Be it the Vikings and Packers or the Gophers and Badgers, a rivalry has always existed between Minnesota and Wisconsin. When the choice of selecting higher education rolls around, some residents from both states forgo the soil of their homeland for the pursuit of education across the border. Currently, the Minnesota and Wisconsin systems vie for the brightest and best students of the Midwest with their tuition reciprocity agreement. While the reciprocity agreement faces an uncertain fate, other less mentioned characteristics in both states could sway perspective students.
One must consider all options when choosing a college. One of the most important deciding factors is the overall cost of earning a degree. There is a reciprocity agreement between both Minnesota and Wisconsin. In other words, currently students from Minnesota who choose to attend college in Wisconsin are treated similarly to Wisconsin residents by paying in-state tuition and vice versa. This agreement has existed since 1965 allowing thousands of Wisconsinites and Minnesotans alike take advantage of reciprocity to attend both states. In other words, I am not alone in my decision to go to a neighboring state to attend college.
Now let’s see how the two largest universities of each state, University of Minnesota-Twin Cities and UW-Madison, match up against each other.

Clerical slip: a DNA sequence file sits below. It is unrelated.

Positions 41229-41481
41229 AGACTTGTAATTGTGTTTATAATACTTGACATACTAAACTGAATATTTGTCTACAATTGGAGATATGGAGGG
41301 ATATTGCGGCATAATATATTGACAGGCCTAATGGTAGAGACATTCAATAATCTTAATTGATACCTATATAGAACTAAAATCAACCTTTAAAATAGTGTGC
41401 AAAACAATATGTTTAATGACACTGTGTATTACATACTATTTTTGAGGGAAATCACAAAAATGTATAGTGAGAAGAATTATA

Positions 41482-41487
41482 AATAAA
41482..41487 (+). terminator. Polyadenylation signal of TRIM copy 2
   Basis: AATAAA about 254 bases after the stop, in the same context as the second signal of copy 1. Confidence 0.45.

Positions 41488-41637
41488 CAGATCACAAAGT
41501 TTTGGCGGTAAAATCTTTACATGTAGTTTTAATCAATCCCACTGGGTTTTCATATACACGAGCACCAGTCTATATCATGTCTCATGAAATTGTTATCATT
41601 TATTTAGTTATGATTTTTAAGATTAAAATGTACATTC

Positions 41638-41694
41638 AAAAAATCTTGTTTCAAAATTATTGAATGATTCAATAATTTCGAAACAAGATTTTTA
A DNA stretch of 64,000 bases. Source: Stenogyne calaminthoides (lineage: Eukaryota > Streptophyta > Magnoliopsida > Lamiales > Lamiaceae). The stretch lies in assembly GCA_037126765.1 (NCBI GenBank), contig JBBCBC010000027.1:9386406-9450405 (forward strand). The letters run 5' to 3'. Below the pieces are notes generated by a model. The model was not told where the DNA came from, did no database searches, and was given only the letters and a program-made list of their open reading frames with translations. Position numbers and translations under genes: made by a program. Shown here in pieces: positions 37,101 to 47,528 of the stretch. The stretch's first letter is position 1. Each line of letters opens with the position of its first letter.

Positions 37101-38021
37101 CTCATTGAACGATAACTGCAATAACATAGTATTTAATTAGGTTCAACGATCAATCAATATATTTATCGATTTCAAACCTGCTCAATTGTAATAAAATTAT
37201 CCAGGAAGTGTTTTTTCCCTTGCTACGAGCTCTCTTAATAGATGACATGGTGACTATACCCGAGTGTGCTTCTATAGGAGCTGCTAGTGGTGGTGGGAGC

According to people on both campuses, there are major differences between being an engineering undergraduate at UW–Madison as opposed to the University of Minnesota-Twin Cities. The University of Minnesota-Twin Cities houses its engineering degrees in the College of Science and Engineering. Basically, in the College of Science and Engineering, all of the majors offered in the UW–Madison’s College of Engineering are found — plus the physics, mathematics, chemistry and statistics disciplines. Those listed majors are in the College of Letters and Sciences here at UW–Madison.
Another difference is the campus size; the University of Minnesota-Twin Cities’ campus is more spread out than UW–Madison’s. The University of Minnesota - Twin Cities campus is separated by the Mississippi River, having buildings in both St. Paul and Minneapolis. At UW–Madison, a walk from the social science building to a civil engineering class is manageable, but at the U of M it is more difficult. Look at it this way; the University of Minnesota - Twin Cities campus is 1,150 acres while UW-Madison’s campus is 936 acres. Keep that in mind, fellow Badgers, as this makes your walk from Engineering Hall to Van Vleck in 15 minutes a little less painful.
In short, Minnesotans choosing to attend school at UW-Madison is common. In fact, for some families, it is a tradition. Each Minnesotan has their respective reasons for coming here and should rejoice in the fact that they will touch Paul Bunyan’s axe before they graduate. I feel a sense of pride to be able to go here.